Service Dogs in NYC

Hello again,

My intent was to start blogging and create an entry at least once weekly. As you can tell, this is my fourth entry and I haven't quite kept good on my promise to myself.  I think this brutally cold winter in the city must have given me writers block since my hands were always left with little to no feeling!  I'm going to free write more, and comment on topics that have important points to them, but are in no particular order.  

Today, I want to talk about having a service dog in New York City.  I would have to say that it is by far the hardest place I have lived with my dog.  Granted, we have only lived in two places prior to moving here (Chattanooga, Tennessee and Atlanta, Georgia), but there are many reasons NYC is a bit tougher. First, I have an 80 pound dog that isn't able to fit in a man bag, purse, backpack, or any other carrier that you see these small dogs shoved into.  He walks along side me, and as anyone that lives in the city knows, space is pretty tight here. The grocery stores have aisles that are barely big enough for people, nevertheless a man and his small horse :)  Restaurants seems to squeeze as many tables into their allotted space as possible, making room for an animal this size pretty much non existent.  On top of that, you have the lovely subway system.  I really have to plan my trips around rush hour, and even during off hours the subway could be packed like its 5pm on a workday.  I wish I could say that people make way for someone with a service animal, but that isn't always the case.  On top of that, the floors can be pretty disgusting (particularly after rain) and I do my best to keep Earl on his feet vs letting him sit down and absorb who knows what is on the floors.  If I decide to upgrade and take a cab, I then have the challenge of flagging a cabbie down that will be willing to take a service animal. While it is illegal for them to deny a ride to someone with a service animal, it is not illegal for them to mistakenly pass by because they didn't see you. In essence, getting a cab to stop is like striking a conversation with someone rushing to an appointment with their headphones in their ears. I have found uber is the best play here, since you can request a car and then let them know you are traveling with a service animal.  In addition to the above mentioned, an overall challenge is the fact that most places you go are packed with people.  That is ok for Earl since he is used to that, but with people comes many that don't respect the general rules of a service animal. Those are to not pet a dog without the owners permission and certainly not let your infants and children poke their fingers at a dogs face while explaining that "their baby absolutely loves dogs"!  Finally, something I have gotten used to here is consistently reciting the law spelled out by the Americans with Disabilities Act.  I would say 1 in 3 places I go into will challenge the fact that Earl is a service animal, that I'm not blind (since that is what most people think of when you tell them he is a service animal), and that I would even need a dog. That prompts me to explain the rules and law surrounding public access, and depending on how much friction is made, will depend on if I decide to even give them my business after the fact.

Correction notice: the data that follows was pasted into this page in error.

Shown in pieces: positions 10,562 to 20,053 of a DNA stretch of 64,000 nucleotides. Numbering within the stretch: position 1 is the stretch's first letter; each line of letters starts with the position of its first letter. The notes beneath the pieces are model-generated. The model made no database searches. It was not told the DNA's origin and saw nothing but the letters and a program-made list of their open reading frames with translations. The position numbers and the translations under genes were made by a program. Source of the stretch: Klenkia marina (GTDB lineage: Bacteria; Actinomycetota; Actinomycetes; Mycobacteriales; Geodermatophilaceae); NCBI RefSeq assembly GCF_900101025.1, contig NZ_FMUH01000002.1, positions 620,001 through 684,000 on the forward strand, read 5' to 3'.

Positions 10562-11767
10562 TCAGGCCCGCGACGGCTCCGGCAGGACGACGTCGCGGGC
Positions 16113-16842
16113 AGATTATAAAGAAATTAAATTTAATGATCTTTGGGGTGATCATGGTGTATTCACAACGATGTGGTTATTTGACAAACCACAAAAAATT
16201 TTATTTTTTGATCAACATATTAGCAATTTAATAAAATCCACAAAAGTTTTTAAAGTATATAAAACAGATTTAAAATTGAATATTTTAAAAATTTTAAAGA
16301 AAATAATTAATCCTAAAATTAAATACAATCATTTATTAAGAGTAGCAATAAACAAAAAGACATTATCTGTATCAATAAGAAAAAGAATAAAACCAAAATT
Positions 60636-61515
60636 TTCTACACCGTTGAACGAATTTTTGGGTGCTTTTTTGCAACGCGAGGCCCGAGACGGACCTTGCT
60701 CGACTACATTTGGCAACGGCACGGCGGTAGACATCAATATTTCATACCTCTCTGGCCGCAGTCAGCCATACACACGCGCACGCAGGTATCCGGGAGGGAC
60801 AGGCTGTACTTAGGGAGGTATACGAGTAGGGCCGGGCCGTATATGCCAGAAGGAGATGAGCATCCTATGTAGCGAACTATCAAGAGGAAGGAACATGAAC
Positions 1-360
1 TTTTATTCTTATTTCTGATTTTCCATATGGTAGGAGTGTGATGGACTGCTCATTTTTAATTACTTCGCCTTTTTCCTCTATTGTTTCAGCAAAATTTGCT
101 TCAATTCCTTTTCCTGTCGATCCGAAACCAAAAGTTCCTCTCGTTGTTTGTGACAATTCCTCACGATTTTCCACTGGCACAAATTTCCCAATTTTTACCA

While the challenges are greater in a city like this, I will continue to speak out for all those that can't to help make access easier for those with legitimate service animals. There are many out there that don't have properly trained dogs that throw a vest on them and try to take them into public places. These people continue to undermine the real use of working with dogs to help mitigate people's disabilities and hopefully there will be harsher legal consequences for them in the future.  

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